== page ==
SHR Criteria c)
[Aesthetic significance]
Has aesthetic significance locally. The Sirius House facade is a good example of Inter-war Commercial Palazzo style. It makes a strong contribution to the important townscape precinct in Macquarie Place. The mellow hue of sandstone and well proportioned modelling are particular characteristics which make this contribution.
SHR Criteria g)
Sirius House is representative of well mannered inter-war period commercial buildings employing classical sylistic devices and ordered massing. It makes a strong contribution to the streetscape.
Assessment criteria: Items are assessed against the PDF State Heritage Register (SHR) Criteria to determine the level of significance. Refer to the Listings below for the level of statutory protection.

Recommended management:

General: The existing overall form and scale of the Sirius House facade should be preserved. Exterior: Any future development should preserve the Macquarie Place street facade including sandstone walls and steel framed windows. Interior: The interiors have been extensively replaced and there is little significant fabric remaining, therefore adaptive reuse should be acceptable provided the Macquarie Place street facade is not adversely affected. The building should be retained and conserved. A Heritage Assessment and Heritage Impact Statement, or a Conservation Management Plan, should be prepared for the building prior to any major works being undertaken. There shall be no vertical additions to the building and no alterations to the façade of the building other than to reinstate original features. The principal room layout and planning configuration as well as significant internal original features including ceilings, cornices, joinery, flooring and fireplaces should be retained and conserved. Any additions and alterations should be confined to the rear in areas of less significance, should not be visibly prominent and shall be in accordance with the relevant planning controls.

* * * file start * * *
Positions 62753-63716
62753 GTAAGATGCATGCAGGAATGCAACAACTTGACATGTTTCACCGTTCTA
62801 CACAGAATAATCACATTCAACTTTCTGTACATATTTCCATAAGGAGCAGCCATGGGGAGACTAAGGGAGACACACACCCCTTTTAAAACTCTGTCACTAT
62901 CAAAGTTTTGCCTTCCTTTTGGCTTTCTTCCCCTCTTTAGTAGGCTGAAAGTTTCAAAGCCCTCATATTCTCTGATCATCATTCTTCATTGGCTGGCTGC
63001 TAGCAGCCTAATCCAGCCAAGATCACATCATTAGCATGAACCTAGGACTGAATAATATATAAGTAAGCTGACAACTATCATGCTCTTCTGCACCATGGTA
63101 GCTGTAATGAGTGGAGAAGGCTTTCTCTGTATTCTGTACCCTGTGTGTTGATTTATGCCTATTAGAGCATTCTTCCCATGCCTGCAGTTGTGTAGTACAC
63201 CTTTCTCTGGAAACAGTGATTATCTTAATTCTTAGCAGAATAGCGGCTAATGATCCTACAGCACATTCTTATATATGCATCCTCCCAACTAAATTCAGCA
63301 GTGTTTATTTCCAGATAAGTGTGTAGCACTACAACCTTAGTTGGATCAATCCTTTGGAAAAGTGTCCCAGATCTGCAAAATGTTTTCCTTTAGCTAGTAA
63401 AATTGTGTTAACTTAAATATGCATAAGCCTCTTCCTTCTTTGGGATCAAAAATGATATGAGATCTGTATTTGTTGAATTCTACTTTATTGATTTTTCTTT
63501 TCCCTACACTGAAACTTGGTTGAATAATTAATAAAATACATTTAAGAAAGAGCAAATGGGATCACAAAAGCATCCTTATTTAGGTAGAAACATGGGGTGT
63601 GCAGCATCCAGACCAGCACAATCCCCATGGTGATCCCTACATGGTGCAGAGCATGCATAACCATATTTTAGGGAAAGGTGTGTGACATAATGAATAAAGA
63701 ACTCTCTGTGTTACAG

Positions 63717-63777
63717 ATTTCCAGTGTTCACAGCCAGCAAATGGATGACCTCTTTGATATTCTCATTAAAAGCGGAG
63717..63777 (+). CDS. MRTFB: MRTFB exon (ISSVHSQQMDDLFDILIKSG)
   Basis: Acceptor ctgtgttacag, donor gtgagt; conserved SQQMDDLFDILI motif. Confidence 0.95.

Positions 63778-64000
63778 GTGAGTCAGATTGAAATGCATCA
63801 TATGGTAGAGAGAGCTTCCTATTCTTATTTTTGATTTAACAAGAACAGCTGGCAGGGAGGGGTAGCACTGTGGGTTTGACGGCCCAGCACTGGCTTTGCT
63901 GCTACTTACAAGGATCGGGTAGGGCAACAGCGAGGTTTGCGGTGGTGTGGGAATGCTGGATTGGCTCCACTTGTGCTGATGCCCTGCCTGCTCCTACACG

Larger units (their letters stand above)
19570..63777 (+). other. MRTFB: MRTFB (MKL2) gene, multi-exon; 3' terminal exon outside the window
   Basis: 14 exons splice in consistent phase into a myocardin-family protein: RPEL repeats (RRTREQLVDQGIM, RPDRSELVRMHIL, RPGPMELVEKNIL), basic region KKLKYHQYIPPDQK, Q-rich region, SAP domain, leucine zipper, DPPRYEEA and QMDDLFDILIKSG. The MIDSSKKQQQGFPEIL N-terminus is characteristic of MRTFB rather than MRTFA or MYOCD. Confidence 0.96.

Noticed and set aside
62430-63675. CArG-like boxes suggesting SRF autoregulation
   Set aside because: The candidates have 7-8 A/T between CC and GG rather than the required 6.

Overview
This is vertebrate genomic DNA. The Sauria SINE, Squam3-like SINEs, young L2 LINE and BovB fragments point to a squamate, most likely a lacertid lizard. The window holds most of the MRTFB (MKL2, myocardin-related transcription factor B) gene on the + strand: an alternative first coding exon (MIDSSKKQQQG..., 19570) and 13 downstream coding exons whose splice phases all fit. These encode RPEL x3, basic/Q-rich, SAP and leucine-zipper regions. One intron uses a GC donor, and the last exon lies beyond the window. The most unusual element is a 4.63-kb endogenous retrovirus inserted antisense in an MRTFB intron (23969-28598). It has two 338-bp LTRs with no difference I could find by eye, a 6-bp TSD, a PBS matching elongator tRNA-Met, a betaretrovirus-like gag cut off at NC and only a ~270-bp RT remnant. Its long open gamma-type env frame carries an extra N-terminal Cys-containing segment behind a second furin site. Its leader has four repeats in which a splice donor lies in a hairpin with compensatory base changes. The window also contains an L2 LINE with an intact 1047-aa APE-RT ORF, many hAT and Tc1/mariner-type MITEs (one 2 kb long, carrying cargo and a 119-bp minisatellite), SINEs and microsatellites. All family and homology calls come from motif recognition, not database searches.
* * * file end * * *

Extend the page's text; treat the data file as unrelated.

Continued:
Heritage ListingListing TitleListing NumberGazette DateGazette NumberGazette Page
Local Environmental PlanSydney LEP 2012I191214 Dec 12   
Heritage study     

References, internet links & images

TypeAuthorYearTitleInternet Links
Written  Australian Heritage Commission listing
Written  SCC Records (DAs, BAs)
WrittenAnita Heiss Aboriginal People and Place, Barani: Indigenous History of Sydney City

Note: internet links may be to web pages, documents or images.

(Click on thumbnail for full size image and image details)

Data source

The information for this entry comes from the following source:
Name: Local Government
Database number: 2423800

Every effort has been made to ensure that information contained in the State Heritage Inventory is correct. If you find any errors or omissions please send your comments to the Database Manager.